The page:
California Among Good Food Awards Winners

California Among Good Food Awards Winners

Congratulations to the 2016 Good Food Awards Winners and their food communities for leading the way towards a tasty, authentic and responsible food system.

For a long time, certifications for responsible food production and awards for superior taste have remained distinct—one honors social and environmental responsibility, while the other celebrates flavor. The Good Food Awards recognize that truly good food—the kind that brings people together and builds strong, healthy communities—contains all of these ingredients. We take a comprehensive view, honoring people who make food that is delicious, respectful of the environment, and connected to communities and cultural traditions.

Chosen from 1,927 entrants, California companies placed among the 242 award winners that are creating vibrant, delicious, sustainable local food economies.



Almanac Beer Co., Farmer’s Reserve Citrus & Golden Gate Gose, California
Eel River Brewing Company, California Blonde Ale, California
Fort Point Beer Company, Manzanita, California
Rogue Ales & Spirits, Rogue Farms Fresh Roast, California


Black Pig Meat Co., Coppa, California
Fork in the Road Foods, Uncured Black Forest Ham, California
Real Good Fish, Smoked Carmel Canyon Black Cod, California
Wooden Spoons, Pork Rillettes, California


Bellwether Farms, Whole Milk Ricotta, California
Cowgirl Creamery, Red Hawk, California
Pennyroyal Farm, Reserve Boont Corners, California
Tomales Farmstead Creamery, Teleeka, California


Dick Taylor Craft Chocolate, 70% Bolivia, Alto Beni, California


Bird Rock Coffee Roasters, Panama Esmeralda Estate, Lino Lot Natural, California
Equator Coffees & Teas, Panama Finca Sophia Gesha, California
Klatch Coffee, Kenya Karatu, California


Little Apple Treats, Rose and Cocoa nib Caramels, California
Neo Cocoa, Toffee Nib Brittle, California
Nosh This, Lavender Crack, California


Bloom Honey, Orange Blossom, California
Mikolich Family Honey, Sage and Wild Buckwheat, California
UrbanBeeSF, Tree Blossom Honey Quince & Tree Blossom Honey Nopa, California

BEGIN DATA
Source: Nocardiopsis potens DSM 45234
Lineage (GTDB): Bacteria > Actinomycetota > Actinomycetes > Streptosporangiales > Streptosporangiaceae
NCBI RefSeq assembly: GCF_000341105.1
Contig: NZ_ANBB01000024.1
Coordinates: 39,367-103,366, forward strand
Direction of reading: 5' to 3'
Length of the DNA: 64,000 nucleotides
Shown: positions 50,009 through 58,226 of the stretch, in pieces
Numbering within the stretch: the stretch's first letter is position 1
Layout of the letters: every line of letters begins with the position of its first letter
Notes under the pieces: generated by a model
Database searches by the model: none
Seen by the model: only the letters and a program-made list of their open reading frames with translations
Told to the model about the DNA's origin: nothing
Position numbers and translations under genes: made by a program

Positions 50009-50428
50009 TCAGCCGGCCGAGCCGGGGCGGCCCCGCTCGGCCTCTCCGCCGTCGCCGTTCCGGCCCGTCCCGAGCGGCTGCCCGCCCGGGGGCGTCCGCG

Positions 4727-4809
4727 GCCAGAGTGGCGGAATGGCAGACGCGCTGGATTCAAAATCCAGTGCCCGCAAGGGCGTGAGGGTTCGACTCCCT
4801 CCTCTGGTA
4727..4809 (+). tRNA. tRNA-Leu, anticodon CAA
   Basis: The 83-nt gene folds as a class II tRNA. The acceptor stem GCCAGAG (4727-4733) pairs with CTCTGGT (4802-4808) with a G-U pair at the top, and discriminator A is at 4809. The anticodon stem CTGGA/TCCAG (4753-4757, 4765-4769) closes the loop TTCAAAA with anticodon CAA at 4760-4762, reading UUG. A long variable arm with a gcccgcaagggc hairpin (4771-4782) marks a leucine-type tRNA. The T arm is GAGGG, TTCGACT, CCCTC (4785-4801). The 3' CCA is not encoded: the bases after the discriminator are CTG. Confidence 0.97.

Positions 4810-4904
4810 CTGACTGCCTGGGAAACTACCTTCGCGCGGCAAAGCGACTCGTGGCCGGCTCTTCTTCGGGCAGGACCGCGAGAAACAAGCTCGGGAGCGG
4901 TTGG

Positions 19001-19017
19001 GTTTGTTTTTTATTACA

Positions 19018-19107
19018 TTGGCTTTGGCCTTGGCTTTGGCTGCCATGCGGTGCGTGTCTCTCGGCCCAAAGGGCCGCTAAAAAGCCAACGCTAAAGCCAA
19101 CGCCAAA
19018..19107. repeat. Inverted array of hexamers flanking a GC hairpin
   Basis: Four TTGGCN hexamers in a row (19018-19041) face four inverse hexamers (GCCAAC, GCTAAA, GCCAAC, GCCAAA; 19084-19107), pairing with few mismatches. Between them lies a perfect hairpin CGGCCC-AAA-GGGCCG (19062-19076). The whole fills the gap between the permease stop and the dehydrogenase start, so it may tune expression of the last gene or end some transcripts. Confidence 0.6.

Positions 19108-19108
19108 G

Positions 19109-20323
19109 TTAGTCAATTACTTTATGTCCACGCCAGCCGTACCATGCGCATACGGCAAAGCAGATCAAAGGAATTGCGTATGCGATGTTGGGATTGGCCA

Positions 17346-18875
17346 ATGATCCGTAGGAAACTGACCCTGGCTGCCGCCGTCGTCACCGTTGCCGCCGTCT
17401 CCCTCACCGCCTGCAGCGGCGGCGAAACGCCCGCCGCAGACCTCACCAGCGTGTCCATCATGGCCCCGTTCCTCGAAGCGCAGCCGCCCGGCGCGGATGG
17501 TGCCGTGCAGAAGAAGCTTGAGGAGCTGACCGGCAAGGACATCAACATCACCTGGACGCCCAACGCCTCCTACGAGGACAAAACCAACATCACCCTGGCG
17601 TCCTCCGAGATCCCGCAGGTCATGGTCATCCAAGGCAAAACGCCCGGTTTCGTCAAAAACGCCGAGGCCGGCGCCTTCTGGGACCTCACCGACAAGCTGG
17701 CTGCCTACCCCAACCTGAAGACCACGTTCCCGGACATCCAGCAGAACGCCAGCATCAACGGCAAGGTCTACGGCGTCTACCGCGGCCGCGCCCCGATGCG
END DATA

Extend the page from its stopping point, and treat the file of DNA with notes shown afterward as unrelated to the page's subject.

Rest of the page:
Apollo Olive Oil, Sierra & Mistral, California
Berkeley Olive Grove 1913, California Mission Blood Orange,California
Calivirgin, Calivirgin Jalapeno-Garlic Olive Oil, California
La Nogalera Walnut Oil, La Nogalera Walnut Oil, California
La Tourangelle, Gourmande Roasted Hazelnut Oil, California
MoonShadow Grove, Ascolano, California
The Olive Press, Sevillano Extra Virgin Olive Oil, California


Happy Quail Farms, Farm Style Relish, California
Mimi’s Confitures, Radicchio Jam, California
SALSAOLOGY, Ancho Chile and Tamarind Sauce, California
Spoiled Rotten Vinegar, Blackstrap Vinegar, California


Pernicious Pickling Co., Pickled Red Beets: Fashionably Dill,California
Wild West Ferments, Seasonal Sauerkraut, California
Wine Forest, Pickled Sea Beans, California


Happy Girl Kitchen Co., Raspberry Lemon Jam, California
The Good Stuff, Best Plum Jam, California


Bear & Eagle Products, 1.0.1 Ultra Premium Vodka, California
Five By Five Tonics, Barrel-Aged Vanilla Bitters, California
Venus Spirits, Gin Blend No. 2, California

2016-05-31T19:24:14-07:00January 27th, 2016|

Greater Crop Insurance Protection Now Offered for Fruit, Vegetable and Specialty Crop Growers

Greater crop insurance protection is now available for crops that traditionally have been ineligible for federal crop insurance. New provisions under Noninsured Crop Disaster Assistance Program will provide greater coverage for losses when natural disasters affect specialty crops such as vegetables, fruits, mushrooms, floriculture, ornamental nursery, aquaculture, turf grass, ginseng, honey, syrup and energy crops.

“For years, commodity crop farmers have had the ability to purchase insurance to keep their crops protected, and it only makes sense that fruit and vegetable, and other specialty crop growers, should be able to purchase similar levels of protection,” said Agriculture Secretary Tom Vilsack.

Previously, the program offered coverage at 55 percent of the average market price for crop losses that exceed 50 percent of expected production. Producers can now choose higher levels of crop insurance coverage, up to 65 percent of their expected production at 100 percent of the average market price.

2016-05-31T19:32:09-07:00December 30th, 2014|
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